Following the Catalan elections of 2015, which were widely portrayed as a gauge of pro-independence sentiment in the region, radical secessionists managed to push Artur Mas out of the picture – the CUP, whose support was essential to the winning Junts pel Si coalition, viewed Mas as a symbol of CiU’s corruption and refused to endorse him. Instead, a new regional president was found: Carles Puigdemont, who would lead his government down the road to consolidating Spain as an enemy to fight.
The prevailing line changed once again, from “Spain is robbing us” to “Spain is oppressing is.” The enemy was pictured as someone unwilling to negotiate, or even to talk, thus forcing Catalonia to bypass the law. And it is certainly true that ever since the Constitutional Court struck down parts of the new Catalan Statute in 2010, the two successive Rajoy administrations were very unsympathetic to Catalonia’s demands.
Constructing the enemy involves a process of divesting the other of all human characteristics
Enrice Baca, psychiatrist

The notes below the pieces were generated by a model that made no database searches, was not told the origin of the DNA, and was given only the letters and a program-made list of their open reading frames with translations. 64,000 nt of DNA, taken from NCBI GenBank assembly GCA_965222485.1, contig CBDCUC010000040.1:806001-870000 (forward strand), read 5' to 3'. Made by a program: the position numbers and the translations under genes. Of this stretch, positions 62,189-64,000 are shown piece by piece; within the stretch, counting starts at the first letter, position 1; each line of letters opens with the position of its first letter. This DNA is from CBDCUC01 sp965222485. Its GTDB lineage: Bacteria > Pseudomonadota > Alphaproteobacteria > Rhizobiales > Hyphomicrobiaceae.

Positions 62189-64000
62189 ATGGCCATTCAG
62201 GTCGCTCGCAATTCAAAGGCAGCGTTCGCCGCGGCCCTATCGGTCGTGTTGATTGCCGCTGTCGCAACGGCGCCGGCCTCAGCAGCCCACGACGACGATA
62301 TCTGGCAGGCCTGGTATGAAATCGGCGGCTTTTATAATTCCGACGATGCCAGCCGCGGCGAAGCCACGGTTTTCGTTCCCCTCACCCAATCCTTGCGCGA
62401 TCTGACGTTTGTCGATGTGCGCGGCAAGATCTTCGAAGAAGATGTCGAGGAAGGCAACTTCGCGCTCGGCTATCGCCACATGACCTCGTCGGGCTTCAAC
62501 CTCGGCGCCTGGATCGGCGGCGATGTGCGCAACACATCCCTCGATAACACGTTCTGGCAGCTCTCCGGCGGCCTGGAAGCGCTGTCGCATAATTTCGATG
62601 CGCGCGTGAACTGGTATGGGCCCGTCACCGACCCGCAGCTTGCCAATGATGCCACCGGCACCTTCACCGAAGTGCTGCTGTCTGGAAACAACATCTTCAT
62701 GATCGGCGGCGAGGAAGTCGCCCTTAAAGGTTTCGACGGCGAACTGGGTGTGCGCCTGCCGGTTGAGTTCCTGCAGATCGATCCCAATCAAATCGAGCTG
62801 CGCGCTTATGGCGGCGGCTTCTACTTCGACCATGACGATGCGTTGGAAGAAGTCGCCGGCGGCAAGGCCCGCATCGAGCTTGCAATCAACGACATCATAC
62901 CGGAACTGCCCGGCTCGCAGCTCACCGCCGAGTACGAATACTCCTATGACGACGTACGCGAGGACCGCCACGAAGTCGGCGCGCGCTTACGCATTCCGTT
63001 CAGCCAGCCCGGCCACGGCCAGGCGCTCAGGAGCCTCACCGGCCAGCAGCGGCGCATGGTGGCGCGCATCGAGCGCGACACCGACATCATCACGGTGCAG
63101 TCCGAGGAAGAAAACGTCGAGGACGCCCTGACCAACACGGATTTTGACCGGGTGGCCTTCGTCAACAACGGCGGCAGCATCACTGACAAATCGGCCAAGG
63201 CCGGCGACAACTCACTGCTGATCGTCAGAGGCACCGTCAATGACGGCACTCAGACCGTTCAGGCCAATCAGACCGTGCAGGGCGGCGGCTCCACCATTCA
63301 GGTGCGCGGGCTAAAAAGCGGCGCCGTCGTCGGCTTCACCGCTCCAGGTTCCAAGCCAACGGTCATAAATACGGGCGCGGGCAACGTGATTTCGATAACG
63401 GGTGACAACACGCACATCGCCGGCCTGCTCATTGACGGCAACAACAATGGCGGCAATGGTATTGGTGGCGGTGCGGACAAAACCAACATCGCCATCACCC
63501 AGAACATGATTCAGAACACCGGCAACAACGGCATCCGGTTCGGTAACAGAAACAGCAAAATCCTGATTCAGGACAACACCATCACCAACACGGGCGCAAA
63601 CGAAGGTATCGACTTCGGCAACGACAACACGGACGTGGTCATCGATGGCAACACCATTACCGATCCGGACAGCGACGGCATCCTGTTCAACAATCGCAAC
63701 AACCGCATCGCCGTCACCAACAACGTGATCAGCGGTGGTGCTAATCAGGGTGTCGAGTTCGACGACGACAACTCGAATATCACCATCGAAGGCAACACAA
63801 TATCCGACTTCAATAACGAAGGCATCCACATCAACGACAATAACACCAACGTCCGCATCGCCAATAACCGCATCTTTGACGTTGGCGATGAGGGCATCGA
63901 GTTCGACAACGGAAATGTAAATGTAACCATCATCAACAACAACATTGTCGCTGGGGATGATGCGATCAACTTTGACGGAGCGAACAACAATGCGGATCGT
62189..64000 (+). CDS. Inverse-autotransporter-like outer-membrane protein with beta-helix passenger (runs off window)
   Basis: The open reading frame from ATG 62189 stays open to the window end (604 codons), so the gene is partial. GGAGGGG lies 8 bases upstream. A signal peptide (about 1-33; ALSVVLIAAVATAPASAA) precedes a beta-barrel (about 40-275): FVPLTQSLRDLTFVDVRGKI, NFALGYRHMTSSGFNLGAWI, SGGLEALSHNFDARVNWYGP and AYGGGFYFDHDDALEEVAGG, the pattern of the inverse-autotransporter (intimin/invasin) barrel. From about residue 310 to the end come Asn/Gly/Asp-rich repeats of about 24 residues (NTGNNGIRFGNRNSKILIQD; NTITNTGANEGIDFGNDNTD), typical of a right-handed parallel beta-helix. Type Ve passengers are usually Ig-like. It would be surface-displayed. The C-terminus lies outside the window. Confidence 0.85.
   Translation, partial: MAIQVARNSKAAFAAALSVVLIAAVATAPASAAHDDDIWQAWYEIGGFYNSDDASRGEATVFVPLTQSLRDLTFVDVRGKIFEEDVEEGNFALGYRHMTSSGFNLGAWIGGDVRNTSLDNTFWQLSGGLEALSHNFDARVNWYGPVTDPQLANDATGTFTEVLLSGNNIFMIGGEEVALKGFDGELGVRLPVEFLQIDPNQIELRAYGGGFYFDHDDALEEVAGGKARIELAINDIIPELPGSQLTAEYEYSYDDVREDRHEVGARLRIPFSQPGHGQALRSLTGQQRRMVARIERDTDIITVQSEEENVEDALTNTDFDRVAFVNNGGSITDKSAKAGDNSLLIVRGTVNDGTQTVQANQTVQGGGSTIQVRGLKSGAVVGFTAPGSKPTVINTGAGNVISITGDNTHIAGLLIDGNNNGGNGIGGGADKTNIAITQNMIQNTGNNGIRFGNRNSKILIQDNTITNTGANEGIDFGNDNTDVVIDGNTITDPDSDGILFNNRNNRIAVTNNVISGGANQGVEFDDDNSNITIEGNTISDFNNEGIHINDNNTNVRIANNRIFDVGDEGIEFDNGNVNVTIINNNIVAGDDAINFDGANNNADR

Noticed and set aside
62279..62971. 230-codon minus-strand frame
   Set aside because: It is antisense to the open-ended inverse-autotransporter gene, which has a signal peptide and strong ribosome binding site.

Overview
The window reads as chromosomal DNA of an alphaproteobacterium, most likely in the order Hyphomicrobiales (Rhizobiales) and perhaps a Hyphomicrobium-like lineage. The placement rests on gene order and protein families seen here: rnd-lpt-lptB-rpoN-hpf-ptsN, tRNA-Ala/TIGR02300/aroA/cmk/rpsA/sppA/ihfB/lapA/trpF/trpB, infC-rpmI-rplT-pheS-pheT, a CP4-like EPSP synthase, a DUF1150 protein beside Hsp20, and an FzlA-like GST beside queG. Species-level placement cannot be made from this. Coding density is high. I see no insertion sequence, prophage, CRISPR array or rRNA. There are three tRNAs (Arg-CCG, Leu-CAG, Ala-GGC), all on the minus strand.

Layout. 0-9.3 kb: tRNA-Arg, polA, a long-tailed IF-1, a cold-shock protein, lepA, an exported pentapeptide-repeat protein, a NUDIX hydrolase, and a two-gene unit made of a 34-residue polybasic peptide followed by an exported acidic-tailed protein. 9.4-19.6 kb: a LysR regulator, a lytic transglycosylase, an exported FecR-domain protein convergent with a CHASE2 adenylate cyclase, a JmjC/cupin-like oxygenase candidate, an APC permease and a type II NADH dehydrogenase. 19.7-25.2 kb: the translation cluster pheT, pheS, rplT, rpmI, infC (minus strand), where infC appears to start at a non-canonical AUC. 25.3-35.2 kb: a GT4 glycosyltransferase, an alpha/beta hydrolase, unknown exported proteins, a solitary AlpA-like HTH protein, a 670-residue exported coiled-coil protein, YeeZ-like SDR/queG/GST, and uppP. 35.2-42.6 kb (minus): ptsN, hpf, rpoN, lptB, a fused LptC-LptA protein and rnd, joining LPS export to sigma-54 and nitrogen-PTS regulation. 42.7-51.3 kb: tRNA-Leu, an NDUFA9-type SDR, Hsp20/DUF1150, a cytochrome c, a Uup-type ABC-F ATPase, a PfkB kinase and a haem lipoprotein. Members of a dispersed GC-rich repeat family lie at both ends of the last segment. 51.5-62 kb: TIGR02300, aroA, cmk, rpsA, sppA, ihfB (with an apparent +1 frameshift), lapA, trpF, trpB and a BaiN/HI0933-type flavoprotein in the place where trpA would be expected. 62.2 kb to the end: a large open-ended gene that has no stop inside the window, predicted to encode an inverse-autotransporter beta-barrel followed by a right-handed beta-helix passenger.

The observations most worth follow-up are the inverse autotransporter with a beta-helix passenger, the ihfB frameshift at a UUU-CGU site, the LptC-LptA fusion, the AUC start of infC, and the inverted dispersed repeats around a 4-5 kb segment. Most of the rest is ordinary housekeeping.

“As time went on and the secessionist process continued, its leaders realized that they had no support, no international recognition, not even enough power to go through with independence,” explains Navarro. “So in the last phase they resorted to the ‘mirror war,’ which involved forcing the Spanish government to face its own demons and become an oppressive, occupying force.”
This last period included the illegal referendum of October 1. Separatist forces were aware that despite their numerical majority inside the Catalan parliament, they lacked the support, the legal backing and the structure to get a Catalan republic up and running. So they pushed for a head-on collision with the Spanish state using an old tactic: putting the enemy in a situation where it becomes a case of “damned if you do and damned if you don’t.” And that’s the way it was.